La Niña - The End
The first one was a relief; a welcome change from bushfire and drought.
The second set the pattern of easterly swell and rain. It set a few weather records too.
When the third La Niña was announced, however, surfers on the Eastern Seaboard knew they were living through something special. No longer could the old timers brag about the days of yore: these were the glory days.
For almost three full years our easterly swell window has been wide open and active. So much so that even seasonal zones such as the Sunshine Coast fell into one long season of waves. It wasn't always pretty, especially when the Northern Rivers copped the floodwater outflows, but it was extremely active, to the extent that it began to feel normal. No need to rush for this eight foot swell because there'll be another one next week.
But all good things must come to an end, and that end, unfortunately, is here.
The usual starting point of La Niña/El Niño cycles is in spring, with a peak during summer before weakening through the autumn months.
This was the case for our first and second La Niña's, through 20/21 and 21/22, but the trifecta came anomalously early this year, restrengthening through winter and peaking through the middle to end of spring.
La Niña events form under stronger than normal easterly trade-winds blowing across the equatorial Pacific Ocean, creating surface currents which pile up warm water towards the western Pacific (north-east of Australia), while upwelling colder water throughout the central and eastern Pacific Ocean.
Through July we saw a significant easterly wind anomaly along the equator (read: stronger than normal easterly winds), sending us into our third La Niña. The consecutive La Niña's preceding this third also helped bring consecutive negative Indian Ocean Dipole (IOD) events, with the warm water piled up in the western Pacific Ocean, and associated rise in sea levels causing a through flow towards Indonesia.
The end result of the coinciding negative IOD and La Niña events was a significant warm water signal surrounding Australia, from the north-west to north-east leading to significant rainfall, particularly falling inland, this spring.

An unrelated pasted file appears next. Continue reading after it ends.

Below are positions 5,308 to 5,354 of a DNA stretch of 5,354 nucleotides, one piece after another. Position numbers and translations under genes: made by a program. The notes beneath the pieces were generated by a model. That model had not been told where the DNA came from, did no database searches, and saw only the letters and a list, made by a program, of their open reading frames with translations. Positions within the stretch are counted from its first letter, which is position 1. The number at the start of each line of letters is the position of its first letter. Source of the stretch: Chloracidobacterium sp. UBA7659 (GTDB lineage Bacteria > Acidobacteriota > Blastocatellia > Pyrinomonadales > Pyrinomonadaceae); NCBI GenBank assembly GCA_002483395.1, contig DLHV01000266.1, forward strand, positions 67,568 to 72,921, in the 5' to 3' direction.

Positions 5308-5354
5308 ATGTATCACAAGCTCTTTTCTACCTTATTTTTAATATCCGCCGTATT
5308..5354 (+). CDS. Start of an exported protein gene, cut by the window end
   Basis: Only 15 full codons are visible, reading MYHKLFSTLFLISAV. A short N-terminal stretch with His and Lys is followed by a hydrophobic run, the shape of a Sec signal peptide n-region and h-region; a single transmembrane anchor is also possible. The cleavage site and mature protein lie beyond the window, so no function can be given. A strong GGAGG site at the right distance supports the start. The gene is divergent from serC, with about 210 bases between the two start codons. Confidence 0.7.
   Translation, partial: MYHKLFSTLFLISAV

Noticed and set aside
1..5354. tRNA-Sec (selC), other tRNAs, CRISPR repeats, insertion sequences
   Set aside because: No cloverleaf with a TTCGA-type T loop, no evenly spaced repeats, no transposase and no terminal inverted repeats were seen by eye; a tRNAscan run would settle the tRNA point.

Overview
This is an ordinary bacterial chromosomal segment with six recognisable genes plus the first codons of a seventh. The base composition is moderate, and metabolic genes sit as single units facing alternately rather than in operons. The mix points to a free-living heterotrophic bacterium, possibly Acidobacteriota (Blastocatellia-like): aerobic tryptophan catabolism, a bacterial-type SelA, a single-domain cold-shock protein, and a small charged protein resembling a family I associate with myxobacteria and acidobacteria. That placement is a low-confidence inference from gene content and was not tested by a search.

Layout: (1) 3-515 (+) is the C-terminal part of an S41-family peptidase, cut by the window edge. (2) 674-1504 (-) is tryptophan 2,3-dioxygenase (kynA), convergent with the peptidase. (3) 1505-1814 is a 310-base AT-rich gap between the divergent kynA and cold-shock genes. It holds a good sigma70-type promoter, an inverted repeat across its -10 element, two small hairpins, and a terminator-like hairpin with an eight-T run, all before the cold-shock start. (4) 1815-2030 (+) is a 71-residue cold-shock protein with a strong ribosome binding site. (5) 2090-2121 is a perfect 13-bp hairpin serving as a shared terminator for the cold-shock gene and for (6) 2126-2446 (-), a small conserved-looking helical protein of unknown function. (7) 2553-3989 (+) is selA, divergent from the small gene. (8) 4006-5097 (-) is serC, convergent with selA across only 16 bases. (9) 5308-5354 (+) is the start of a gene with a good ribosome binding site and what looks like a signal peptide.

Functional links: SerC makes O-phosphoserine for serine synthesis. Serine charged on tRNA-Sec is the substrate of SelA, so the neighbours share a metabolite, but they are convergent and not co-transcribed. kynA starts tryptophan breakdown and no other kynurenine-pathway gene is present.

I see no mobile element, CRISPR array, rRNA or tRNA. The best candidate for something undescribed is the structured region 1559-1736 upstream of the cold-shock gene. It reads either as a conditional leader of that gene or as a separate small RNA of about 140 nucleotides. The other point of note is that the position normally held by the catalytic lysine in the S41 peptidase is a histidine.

Meanwhile in Indonesia, anywhere west of Java has seen strong northwest winds spoiling exposed breaks thanks to the negative IOD signal, though this is now breaking down and will continue to into summer.
With the La Niña signal peaking through our spring, we've seen out of season surf and weather impacting the East Coast, with plentiful swells for those with a bit of flexibility in their diary.
At the same time, our southern brethren were rewarded for their patience with multiple days of good surf across the more exposed beaches under a north-easterly flow.
Before we get to ahead of ourselves, the questions have to be asked: Why has the third La Niña signal peaked, and what will prevent it from restrengthening over the coming months?
There are a couple of reasons.
Firstly, the source of cooler water anomalies surfacing throughout the central and eastern Pacific Ocean is starting to shrink while at the same time, the warm water sub-surface signal to the west is showing signs that it's started to transition east in the form of a Kelvin wave (see image below). There has also been a clear warming signal at the surface along the equator in the eastern Pacific over the past week (see image above).
The anomalous easterly trade-winds have also weakened, leading to a weakening of the Walker circulation which drives surface currents and the La Niña signal as whole.
This is in line with most long-range climate models for the Niño 3.4 region, with a fairly steady transition back to a neutral phase due by the end of summer.
It should be noted that any transition from La Niña to neutral or to El Niño isn't like flicking a switch, with an instant change from wet to dry or any other variation. It's a gradual transition as the Pacific slowly warms across equatorial locations and the heat to our north-east slowly subsides.
This means we'll continue to see the influence of La Niña through this summer before we transition to a more average state of affairs for both surf and weather into next autumn and winter.
There are no clear surf signals for a neutral Niño 3.4 phase, however East Coast surfers should expect a less active swell season from the east (compared to the last two), while those in the southern states will hopefully see a return to normal programming through autumn and winter.